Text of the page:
Address by President Jacob Zuma to the joint sitting of Parliament on the occasion of marking Heritage Month National Assembly, Cape Town

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10 Sep 2013

Let me begin by thanking the Presiding Officers for the opportunity to participate in this important Heritage Month debate.


Nearly twenty years ago, we demonstrated to the world that it is possible to walk away from divisions and hatred and build a new non-racial, non-sexist, democratic and prosperous society. In that way, South Africans laid a firm foundation for a better future, working together.


The passing of a progressive Constitution, the supreme law of the land, also confirmed that there would never again be a cruel system of institutionalised racism and subjugation of any group of people in our beautiful country.


Since 1994 we have been building a new legacy and a new heritage for our country, based on the vision of building a united, non-racial, non-sexist, democratic and prosperous South Africa.


We are happy today to have as special guests in this House, 74 second year journalism students from Tshwane University of Technology in Pretoria, Gauteng province.


They are accompanied by their lecturers Dr Ndivhoniswani Tshidzumba and Mr Levy Ndou.


The presence of the students is important as the youth needs to understand and appreciate the rich heritage of their country and the foundation that has been laid for a democratic society.


Honourable Members,


The theme of this year’s heritage month celebrations is “Reclaiming, Restoring and Celebrating Our Living Heritage”.


Aspects of living heritage include cultural traditions, oral history, performance, popular memory, skills and techniques, indigenous knowledge systems and the holistic approach to nature, society and social relationships.


The theme talks to our painful history. One of the powerful weapons of colonialism and apartheid was to control the production and reproduction of knowledge about the past of indigenous communities and to deny them a place in history as a people who rightfully belong to this land.


For this reason, the struggles for liberation and freedom that were waged over the past three centuries were not just about political freedom only. They were also about social, cultural and economic freedom.


They were about the oppressed reclaiming their identity, history, culture and traditions and demanding their rightful place in history and in their country.


The 19 years of freedom and democracy have thus included the building of a new cultural and heritage landscape, through the development of new national symbols, monuments, museums and festivals that define the new free, non-racial and democratic South Africa.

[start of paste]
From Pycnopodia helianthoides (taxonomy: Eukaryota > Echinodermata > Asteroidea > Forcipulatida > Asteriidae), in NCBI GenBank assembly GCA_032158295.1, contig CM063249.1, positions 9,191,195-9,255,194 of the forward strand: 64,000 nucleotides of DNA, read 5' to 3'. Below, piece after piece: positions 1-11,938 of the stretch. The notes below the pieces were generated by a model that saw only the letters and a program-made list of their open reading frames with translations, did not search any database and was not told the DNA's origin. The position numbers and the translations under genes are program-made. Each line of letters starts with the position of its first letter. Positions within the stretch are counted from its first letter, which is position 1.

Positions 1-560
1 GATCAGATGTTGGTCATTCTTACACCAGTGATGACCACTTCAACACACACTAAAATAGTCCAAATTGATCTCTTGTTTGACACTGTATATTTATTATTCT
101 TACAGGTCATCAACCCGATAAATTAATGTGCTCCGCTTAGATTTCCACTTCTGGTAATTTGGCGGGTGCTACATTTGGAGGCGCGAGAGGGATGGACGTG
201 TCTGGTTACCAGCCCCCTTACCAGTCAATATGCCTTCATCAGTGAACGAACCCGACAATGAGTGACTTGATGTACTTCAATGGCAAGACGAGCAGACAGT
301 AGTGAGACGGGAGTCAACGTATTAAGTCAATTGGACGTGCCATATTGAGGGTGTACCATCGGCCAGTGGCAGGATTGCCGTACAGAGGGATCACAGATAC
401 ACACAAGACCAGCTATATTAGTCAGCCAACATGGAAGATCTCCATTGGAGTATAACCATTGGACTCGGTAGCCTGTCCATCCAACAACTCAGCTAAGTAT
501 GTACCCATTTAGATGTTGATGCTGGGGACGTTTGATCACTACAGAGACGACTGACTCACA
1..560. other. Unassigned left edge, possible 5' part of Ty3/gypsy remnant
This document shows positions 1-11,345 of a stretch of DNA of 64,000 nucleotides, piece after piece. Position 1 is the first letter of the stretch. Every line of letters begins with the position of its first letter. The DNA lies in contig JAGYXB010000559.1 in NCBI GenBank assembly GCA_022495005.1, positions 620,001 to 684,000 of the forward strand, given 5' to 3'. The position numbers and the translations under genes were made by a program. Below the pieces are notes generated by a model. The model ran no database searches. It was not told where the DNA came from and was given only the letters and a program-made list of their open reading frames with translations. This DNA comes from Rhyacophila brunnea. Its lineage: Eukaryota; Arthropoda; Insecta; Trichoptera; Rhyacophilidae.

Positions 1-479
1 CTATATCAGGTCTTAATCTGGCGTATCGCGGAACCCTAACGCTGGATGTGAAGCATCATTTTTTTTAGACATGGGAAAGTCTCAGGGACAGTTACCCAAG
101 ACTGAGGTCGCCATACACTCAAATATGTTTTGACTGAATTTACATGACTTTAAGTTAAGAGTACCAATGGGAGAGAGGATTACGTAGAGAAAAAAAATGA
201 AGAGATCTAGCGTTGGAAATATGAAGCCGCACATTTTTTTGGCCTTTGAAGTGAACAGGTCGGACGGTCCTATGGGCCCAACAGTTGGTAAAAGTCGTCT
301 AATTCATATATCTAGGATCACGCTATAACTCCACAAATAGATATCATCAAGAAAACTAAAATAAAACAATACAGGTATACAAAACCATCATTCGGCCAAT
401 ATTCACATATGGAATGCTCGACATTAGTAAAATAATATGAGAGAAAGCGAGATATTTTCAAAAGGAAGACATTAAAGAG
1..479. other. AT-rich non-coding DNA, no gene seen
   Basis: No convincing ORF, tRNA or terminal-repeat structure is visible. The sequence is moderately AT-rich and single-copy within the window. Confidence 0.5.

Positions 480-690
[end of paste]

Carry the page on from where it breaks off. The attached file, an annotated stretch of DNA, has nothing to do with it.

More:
Amongst the visible aspects of our heritage are our popular national symbols. Our colourful rainbow National Flag was unveiled on the 20th of April of 1994, and it continues to instil pride whenever we see it flying anywhere in our country or the world.


The Coat of Arms not only pays homage to some of the oldest inhabitants of our land and their languages. It also expresses an ideal that is central to our national identity, “Unity in Diversity”.


At a provincial level, all nine provinces designed and registered their Coats of Arms with the Bureau of Heraldry. Those provincial coats of arms mark a remarkable departure from Western designs to an introduction of indigenous shapes of shields and crests inspired by African traditions and celebrating our African Heritage.


Our national anthem is one of the most powerful demonstrations of the willingness of South Africans to find each other under difficult circumstances.


It brings two compositions together to bridge past divides and heal the past wounds of a nation that was once painfully fragmented.


The national anthem is also unique in that it is sung in five languages; demonstrating the tireless desire to reconcile and promote national unity.


Our National Orders which are the highest honours that can be bestowed by the President to locals and foreign nationals who are friends of the Republic, recognise communities that were previously excluded, while paying homage to South Africa’s rich heritage.


All these symbols contribute immensely to the building of a new heritage landscape and to the consolidation of our priceless heritage of freedom and democracy.


Malungu endlu yesishaya mthetho ahloniphekileyo,
Mangigcizelele ukuthi amasiko nomlandu wezwe lakithi ujule kakhulu. Udinga ukuthi siwulondoloze futhi siwusabalalise, waziwe ezweni lonke nasemhlabeni wonke jikelele.

Sizoqhubeka njengohulumeni ukwakha amaziko omlandu noma izizindi zomlandu omusha wezwelakithi.

Lokhusikwenzela ukubuyisa isithunzinesigqisabantu nesezwe lakithi, nokugcizelela ukubuyisana nokwakha kabusha isizwe sakithi.